In a speech at the Hudson Institute, U.S. Senator Tom Cotton warned that China was building a new evil empire that could one day become a global world order. He had earlier spoken for strict actions against Chinese firms like Huawei and ZTE because of their connections with the Chinese Communist Party (CCP).
“China has a plan for the world, and it’s as concrete as the prison cells where it keeps dissenters… Make no mistake: The brutal police tactics in Xinjiang are not just an assault on that province’s native people, although they’re surely that. They’re also an assault on the American-led world order and a disturbing premonition of an alternative world order — one controlled by the Chinese Communist Party and one that ends in Room 101,” he said in a statement (Newsmax). “Room 101” is a reference to the torture chamber run by the authoritarian government in George Orwell’s dystopian novel 1984.
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Cotton went on to say that the Chinese regime always feared its Western hinterlands, Xinjiang, and Tibet, and is trying to use these provinces as a buffer against rivals. The CCP has always tried to display military strength in the region as a kind of warning to its Eurasian neighbors. To project the idea of “One China,” the government enacted programs aimed at forcing the communities in the region, like the Uyghurs and Tibetans, to give up their regional identities and blend in with the overall Chinese identity as defined by the CCP.
He warned that China’s repression in these regions is what bolsters its confidence to be aggressive against America and its allies. The Senator’s speech was followed by a panel discussion that focused on the technological threats posed by China. The high-tech surveillance implemented by the CCP to monitor Uyghur Muslims in Xinjiang was seen as a grim signal of what might happen if the Chinese regime were to expand its influence across the world.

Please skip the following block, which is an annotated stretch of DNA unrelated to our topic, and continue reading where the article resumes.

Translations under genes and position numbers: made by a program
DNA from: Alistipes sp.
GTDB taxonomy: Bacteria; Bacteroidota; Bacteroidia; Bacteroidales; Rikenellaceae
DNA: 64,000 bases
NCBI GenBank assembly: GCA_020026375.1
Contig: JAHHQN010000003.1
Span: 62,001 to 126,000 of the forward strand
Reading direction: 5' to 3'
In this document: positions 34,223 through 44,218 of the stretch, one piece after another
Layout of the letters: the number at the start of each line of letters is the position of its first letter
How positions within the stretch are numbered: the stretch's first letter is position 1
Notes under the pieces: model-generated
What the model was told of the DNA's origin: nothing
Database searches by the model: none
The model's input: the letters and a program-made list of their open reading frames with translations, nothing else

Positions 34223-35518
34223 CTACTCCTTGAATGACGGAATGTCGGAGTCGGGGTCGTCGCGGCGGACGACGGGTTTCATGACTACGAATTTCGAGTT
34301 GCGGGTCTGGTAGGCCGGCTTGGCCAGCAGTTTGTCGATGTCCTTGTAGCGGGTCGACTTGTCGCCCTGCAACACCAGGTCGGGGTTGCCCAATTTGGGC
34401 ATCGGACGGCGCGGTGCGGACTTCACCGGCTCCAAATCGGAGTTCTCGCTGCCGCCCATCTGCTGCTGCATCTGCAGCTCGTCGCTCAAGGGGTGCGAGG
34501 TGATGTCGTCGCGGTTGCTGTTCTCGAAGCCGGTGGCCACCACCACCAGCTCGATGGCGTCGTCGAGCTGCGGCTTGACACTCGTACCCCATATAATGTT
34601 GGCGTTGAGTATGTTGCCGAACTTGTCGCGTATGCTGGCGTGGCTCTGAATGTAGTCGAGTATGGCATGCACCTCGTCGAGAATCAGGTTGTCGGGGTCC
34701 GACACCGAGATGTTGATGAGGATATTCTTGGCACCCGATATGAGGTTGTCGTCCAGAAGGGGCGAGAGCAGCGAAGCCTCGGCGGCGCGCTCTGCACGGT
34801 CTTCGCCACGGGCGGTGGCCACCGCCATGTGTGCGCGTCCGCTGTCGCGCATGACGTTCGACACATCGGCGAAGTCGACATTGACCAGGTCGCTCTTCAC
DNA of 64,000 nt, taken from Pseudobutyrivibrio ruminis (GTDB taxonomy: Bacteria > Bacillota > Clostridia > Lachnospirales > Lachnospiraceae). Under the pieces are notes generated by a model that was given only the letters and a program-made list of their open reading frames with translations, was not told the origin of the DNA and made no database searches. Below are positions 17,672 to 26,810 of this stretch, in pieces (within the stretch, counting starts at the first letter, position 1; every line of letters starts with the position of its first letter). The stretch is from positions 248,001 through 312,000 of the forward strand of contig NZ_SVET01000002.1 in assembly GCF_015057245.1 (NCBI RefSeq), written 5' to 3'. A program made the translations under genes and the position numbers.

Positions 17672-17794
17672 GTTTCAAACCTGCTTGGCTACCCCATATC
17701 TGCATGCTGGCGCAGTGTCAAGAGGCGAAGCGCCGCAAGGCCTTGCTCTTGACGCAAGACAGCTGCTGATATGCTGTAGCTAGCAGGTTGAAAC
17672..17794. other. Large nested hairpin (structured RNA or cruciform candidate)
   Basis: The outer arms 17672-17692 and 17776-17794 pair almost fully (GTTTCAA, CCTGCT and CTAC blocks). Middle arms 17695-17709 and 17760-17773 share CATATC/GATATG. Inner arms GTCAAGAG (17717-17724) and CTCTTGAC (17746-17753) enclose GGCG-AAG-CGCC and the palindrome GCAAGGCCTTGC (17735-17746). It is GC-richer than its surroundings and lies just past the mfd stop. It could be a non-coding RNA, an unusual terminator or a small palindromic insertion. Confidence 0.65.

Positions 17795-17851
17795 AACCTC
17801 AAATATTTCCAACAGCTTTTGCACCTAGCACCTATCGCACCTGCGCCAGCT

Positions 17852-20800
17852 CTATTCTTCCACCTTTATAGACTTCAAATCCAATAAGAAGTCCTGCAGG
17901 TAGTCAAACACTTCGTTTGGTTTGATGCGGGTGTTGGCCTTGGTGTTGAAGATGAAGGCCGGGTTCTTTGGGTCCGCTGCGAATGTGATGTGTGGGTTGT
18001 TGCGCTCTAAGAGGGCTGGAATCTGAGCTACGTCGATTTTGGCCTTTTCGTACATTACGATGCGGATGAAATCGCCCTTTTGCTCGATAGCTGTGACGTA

“It should give us pause about the way that country would use data in the future… It would be naive to think… [China] would treat our citizens better than it treats its own citizens,” Rob Strayer, a deputy assistant secretary of state and cybersecurity expert, said in a statement (Washington Examiner).
Penalizing Huawei and ZTE
Cotton has been dedicated to using his position to curb Chinese influence in the U.S. Just last month, the senator and a few other lawmakers introduced a new set of bills that required the Trump administration to ban the export of U.S. components to Chinese telecommunication companies that act against America’s export control laws and sanctions.
“Huawei is effectively an intelligence-gathering arm of the Chinese Communist Party whose founder and CEO was an engineer for the People’s Liberation Army… If Chinese telecom companies like Huawei violate our sanctions or export control laws, they should receive nothing less than the death penalty — which this denial order would provide,” he said in a statement (South China Morning Post).
By law, all Chinese companies are obligated to share any information requested by the CCP. Denial to comply with such a request would invite harsh punishment by the government.